Architect Thomas Croft

You have a talent for blending the old with the new and bringing light into dark areas – what’s your philosophy as an architect?

Our concept is similar to Savile Row tailor Anderson & Shepphard’s house style, the ‘London cut’, an impeccable cut which makes you look better than you are. This is generally our approach to domestic buildings. However, sometimes a project requires more; a grand, complicated architectural gesture.

What do you love about being based in west London?

As an UCL graduate, I moved to Leinster Square [Bayswater] in 1979, mainly because it was cheap. I stayed in Leinster Square for 17 years and have lived in the area ever since.

The neighbourhood’s history has been mythologised. In reality it was a bit of dump; buildings were crumbling. It is infinitely better today and continues to improve.

There is a nice architectural homogeny to the area and a lot of our clients are based in west London [Notting Hill director Richard Curtis is one of them]. I like the fact that they have huge aspirations – every architect wants complicated, ambitious projects to work on.

Any dislikes?

A certain amount of nimbyism goes on. We take tremendous care that sub basements are properly constructed yet we often find opposition by neighbours who have already had similar work completed on their own property.

What’s your favourite space in your own family Notting Hill home?

The garden. We didn’t renovate the house until after 10 years of living in it. Previously, visitors didn’t notice the garden, but it has been opened up the space and now feels like another room in the house.

Living areas form an L shape around the garden reached via sliding windows. © Luke White

Living areas form an L shape around the garden reached via sliding windows. © Luke White

Who is your biggest inspiration?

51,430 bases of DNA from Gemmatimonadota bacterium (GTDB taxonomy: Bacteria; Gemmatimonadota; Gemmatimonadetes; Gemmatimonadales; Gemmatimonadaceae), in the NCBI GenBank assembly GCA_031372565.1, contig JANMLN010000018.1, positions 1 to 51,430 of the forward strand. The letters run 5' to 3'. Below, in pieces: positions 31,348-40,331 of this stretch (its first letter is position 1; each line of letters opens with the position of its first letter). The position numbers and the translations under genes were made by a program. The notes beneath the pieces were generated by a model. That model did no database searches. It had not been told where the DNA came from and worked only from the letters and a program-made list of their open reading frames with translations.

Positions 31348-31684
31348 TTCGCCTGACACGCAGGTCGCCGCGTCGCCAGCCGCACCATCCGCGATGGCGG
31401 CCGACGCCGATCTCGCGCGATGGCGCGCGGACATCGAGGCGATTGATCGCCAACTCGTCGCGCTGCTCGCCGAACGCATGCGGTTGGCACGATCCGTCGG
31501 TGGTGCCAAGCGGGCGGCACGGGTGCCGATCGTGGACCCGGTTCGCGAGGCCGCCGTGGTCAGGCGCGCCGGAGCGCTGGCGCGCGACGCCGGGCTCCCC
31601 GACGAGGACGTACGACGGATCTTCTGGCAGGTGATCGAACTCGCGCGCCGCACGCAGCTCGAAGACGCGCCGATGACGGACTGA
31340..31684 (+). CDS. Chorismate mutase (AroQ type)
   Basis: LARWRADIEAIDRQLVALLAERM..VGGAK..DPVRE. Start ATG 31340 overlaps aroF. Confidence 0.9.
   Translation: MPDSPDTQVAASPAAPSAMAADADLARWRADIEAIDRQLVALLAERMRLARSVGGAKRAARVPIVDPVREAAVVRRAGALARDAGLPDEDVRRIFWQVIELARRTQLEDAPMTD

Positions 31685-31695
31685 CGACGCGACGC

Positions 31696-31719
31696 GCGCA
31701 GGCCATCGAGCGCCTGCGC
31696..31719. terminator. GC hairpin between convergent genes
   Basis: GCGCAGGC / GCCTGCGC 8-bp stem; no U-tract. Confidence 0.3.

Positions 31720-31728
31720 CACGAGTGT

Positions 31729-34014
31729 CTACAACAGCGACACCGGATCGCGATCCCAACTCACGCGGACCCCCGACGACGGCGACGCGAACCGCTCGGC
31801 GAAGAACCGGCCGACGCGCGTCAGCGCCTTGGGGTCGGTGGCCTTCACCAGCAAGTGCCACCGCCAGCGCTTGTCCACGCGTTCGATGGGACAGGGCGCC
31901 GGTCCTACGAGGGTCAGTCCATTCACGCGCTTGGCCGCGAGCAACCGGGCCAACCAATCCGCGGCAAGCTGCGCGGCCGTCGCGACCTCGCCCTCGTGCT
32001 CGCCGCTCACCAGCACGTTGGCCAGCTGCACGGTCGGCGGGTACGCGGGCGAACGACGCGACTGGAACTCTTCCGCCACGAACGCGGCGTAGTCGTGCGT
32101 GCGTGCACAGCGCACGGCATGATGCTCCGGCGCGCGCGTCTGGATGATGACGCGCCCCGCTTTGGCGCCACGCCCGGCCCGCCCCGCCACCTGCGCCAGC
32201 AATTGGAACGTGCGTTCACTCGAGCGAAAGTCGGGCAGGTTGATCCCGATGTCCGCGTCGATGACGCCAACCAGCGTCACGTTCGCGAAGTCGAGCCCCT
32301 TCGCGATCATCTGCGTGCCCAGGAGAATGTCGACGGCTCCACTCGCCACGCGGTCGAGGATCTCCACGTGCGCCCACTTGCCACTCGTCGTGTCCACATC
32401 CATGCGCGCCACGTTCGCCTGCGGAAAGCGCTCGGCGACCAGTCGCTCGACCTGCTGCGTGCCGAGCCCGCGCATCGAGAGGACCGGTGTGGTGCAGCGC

The first architect who grabbed my attention was Robert Venturi [who designed the Sainsbury’s wing of the National Gallery]. He was the first architect to bridge the gap between popular culture and modern architecture.

What’s your favourite London building?

London is a bear pit of competing, look-at-me buildings, from the Houses of Parliament to the Gherkin, but I love the classic simplicity of the 18th century London square typology of the likes of Bedford Square and Fitzroy Square. These clearly organised, perfectly proportioned houses are so particular to London.

What’s your favourite era for architecture?

I’m interested in what’s happening now. Current architecture would not exist without the work of previous generations; Norman Foster’s work wouldn’t be here without Brunel’s efforts in engineering in the 19th century.

You recently designed philanthropist and entrepreneur Yana Peel’s late Georgian mansion – how did you get involved with the project? What presented the biggest challenge?

We are the architects for Sotheby’s so were recommended for the project. Yana’s Grade II-listed home couldn’t be restructured so we were presented with the challenge of living in a big, complicated space and how to present her art collection. We used computer-generated renderings to show how the art would look in the new design.

What has been your proudest moment?

Our work on the Royal Yacht Squadron [one of the most prestigious yacht clubs in the world] on the Isle of Wight was described as ‘simple and elegant’ in the Pevsner Architectural Guide: Buildings of England.

What’s the toughest part of the job?

Getting clients to trust your judgement. This becomes less of a problem the older and more experienced one becomes.

If you could only own one design classic what would it be?

Shelving by Vitsoe. Vitsoe’s designer Dieter Rams likened his products to an English butler; they should be there when you need them and then disappear.

© Luke White

© Luke White

What’s on your bedside?

A Punkt alarm clock by Jasper Morrison, which is getting a lot of use since my daughter started secondary school.

What does ‘home’ mean to you?

I have two family homes: an 18-century barn in Whitstable, Kent, which has been in the family since the ‘20s and provided my first architectural job; and my Notting Hill home. The Whitstable home is crammed with old family furniture and portraits, while everything in the London home is new. They reflect how complicated life is, living in the present day and living with old things that mean something to you. My homes offer a dramatic contrast, and reflect the tension, between the past and present.

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